Checklist of New Zealand Heteroptera (Insecta: Hemiptera)
Page last modified 4 November 2017.

How to cite this publication
Larivière M-C, Larochelle A 2012-2017. Checklist of New Zealand Heteroptera (Insecta: Hemiptera). http://www.nzhemiptera.com/home/Heteroptera/Heteroptera-Checklist


Introduction
The checklist builds on: 
The checklist is up-to-date with the Zoological Record to July 2013.
It records 28 families, 144 genera, and 325 species of Heteroptera for New Zealand.
Valid names are arranged alphabetically by genera within families.
The biostatus species is given as follows: Adventive (introduced/exotic); Endemic; Native (but not endemic) to New Zealand 
The letter P in the Photo column indicates that a species is represented in the Photographic guide published on this website.


NOTE- Checklist not yet updated with
Larivière M-C, Larochelle A. 2017. Kiwisaldula waiho and K. hurunui, two new species of Saldidae (Hemiptera: Heteroptera) from the South Island of New Zealand, with redescriptions of K. butleri (White) and K. laelaps (White)Zootaxa 4341 (1): 41-55.

Notes

Tingidae. Gargaphia decoris is not included in the checklist. In upcoming years detailed follow-up investigations should indicate whether naturally reproducing populations of this adventive species originally released as a biological control agent of  woolly nightshade in 2010 have become established in New Zealand. For more information see p. 5 of Issue 61 (Aug 2012) of the newsletter What's new in biological control of weeds?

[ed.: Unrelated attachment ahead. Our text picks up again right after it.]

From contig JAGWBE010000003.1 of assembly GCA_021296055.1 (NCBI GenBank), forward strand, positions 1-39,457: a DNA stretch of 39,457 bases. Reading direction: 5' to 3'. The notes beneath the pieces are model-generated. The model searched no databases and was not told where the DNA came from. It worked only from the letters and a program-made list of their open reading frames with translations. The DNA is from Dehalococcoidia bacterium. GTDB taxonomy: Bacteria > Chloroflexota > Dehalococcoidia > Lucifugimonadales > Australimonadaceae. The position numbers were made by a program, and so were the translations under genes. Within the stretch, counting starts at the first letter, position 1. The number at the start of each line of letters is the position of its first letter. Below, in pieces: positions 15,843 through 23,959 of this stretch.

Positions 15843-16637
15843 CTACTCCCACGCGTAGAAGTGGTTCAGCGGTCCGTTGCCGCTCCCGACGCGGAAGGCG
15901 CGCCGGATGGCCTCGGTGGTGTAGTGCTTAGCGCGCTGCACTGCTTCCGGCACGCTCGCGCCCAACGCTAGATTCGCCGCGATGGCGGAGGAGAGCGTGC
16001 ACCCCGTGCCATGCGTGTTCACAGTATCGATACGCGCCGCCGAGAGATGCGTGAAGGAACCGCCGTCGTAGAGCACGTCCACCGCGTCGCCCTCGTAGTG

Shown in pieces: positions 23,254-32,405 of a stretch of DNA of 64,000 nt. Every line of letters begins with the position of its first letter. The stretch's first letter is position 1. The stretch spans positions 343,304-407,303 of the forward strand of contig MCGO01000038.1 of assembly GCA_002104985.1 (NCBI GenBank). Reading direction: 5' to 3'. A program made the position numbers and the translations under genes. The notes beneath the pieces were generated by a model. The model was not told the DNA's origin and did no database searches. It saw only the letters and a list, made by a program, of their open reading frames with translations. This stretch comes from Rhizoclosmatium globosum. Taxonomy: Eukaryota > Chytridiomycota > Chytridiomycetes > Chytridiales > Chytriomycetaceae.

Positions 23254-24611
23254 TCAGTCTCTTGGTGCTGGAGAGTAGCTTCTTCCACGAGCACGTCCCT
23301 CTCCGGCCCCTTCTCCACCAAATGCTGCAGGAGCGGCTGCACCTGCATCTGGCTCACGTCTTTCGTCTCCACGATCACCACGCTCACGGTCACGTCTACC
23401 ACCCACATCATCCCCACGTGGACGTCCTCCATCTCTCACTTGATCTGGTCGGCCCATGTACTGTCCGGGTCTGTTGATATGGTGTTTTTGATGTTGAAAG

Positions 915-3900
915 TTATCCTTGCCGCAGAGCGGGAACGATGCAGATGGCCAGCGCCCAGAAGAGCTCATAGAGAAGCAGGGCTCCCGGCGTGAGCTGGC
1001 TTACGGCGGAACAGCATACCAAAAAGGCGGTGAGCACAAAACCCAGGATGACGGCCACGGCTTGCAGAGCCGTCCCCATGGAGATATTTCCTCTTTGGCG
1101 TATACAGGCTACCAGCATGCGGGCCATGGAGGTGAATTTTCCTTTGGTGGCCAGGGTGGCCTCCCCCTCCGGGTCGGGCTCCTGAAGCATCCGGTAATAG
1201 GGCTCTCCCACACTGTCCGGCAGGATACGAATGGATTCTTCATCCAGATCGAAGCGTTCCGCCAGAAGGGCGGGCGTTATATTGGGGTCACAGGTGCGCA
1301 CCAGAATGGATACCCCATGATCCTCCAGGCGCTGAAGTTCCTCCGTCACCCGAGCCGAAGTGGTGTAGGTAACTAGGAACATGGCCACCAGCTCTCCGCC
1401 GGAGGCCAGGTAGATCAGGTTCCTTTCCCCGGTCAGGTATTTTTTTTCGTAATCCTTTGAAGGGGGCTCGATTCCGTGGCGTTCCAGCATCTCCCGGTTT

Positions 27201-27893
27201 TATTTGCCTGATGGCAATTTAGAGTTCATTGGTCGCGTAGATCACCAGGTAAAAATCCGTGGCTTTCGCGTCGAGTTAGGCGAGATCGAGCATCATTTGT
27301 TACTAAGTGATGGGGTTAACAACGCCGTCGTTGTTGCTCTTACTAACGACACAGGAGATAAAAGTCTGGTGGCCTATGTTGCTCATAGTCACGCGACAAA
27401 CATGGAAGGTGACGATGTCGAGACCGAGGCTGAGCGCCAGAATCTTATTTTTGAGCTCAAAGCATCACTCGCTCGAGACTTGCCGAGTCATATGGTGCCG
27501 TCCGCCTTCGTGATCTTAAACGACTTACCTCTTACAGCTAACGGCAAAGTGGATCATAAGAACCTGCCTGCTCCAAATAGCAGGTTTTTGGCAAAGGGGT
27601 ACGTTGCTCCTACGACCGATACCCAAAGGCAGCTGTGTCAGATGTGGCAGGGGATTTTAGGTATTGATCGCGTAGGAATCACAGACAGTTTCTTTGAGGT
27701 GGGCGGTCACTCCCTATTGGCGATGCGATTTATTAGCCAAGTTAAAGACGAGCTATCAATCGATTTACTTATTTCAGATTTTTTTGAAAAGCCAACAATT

Reduviidae. Emesopsis infenestra is not included in the checklist. The species occurs in Australia and New Caledonia. A single specimen has been reported from an urban habitat in Auckland (Thorpe, 2013 in Biodiversity Data Journal). The fully winged specimen was found in an area less than 9 km from the Port of Auckland and within 2 km of the coast of the Auckland harbour and its main shipping lanes. No other occurrence of E. infenestra in New Zealand has been reported. The 2013 single specimen record may or may not represent a one-off exotic incursion. It is not possible to say although there is so far no evidence of a self-sustaining population of E. infenestra in the Auckland region. Establishment in New Zealand now confirmed (Thorpe, 2017, The Weta 51); checklist to be updated at a later date.